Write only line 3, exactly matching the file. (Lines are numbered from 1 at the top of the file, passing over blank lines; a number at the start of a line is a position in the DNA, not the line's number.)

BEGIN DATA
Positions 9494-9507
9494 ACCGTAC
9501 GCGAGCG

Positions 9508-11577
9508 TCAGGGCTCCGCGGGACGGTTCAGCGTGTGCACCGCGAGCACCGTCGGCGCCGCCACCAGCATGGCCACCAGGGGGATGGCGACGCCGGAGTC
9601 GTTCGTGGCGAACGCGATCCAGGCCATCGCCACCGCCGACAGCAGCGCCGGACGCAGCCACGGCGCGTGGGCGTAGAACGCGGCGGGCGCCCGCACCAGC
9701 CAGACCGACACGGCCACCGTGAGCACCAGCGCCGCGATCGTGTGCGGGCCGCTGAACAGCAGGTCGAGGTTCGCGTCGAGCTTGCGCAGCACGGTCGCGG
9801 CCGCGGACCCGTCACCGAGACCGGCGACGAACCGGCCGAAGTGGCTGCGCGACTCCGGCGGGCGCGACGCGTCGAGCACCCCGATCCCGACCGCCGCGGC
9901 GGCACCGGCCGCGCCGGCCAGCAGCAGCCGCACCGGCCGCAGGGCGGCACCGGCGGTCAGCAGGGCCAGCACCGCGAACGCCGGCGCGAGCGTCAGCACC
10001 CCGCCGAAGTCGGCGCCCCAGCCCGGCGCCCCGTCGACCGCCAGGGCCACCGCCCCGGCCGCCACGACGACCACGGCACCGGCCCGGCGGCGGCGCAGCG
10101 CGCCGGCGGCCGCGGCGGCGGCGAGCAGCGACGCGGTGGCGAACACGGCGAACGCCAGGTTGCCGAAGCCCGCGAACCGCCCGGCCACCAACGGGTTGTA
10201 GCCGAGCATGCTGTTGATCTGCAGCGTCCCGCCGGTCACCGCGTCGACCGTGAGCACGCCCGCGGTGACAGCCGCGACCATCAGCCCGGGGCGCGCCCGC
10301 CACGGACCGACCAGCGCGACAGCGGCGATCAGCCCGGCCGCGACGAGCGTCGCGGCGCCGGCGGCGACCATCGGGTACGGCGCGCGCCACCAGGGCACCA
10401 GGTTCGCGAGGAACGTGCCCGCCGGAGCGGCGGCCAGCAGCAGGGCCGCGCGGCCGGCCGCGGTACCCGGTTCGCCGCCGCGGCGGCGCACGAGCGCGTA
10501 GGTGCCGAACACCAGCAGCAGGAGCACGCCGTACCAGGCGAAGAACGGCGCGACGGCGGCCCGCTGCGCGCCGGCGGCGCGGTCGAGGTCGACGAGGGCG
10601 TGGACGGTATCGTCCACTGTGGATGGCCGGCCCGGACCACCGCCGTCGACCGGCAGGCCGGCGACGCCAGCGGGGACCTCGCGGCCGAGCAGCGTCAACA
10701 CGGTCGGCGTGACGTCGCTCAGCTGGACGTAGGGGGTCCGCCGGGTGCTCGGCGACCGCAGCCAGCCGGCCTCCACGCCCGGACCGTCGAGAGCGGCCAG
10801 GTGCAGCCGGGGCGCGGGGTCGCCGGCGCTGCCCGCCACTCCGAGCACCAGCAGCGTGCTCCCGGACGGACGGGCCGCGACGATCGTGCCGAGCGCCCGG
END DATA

9501 GCGAGCG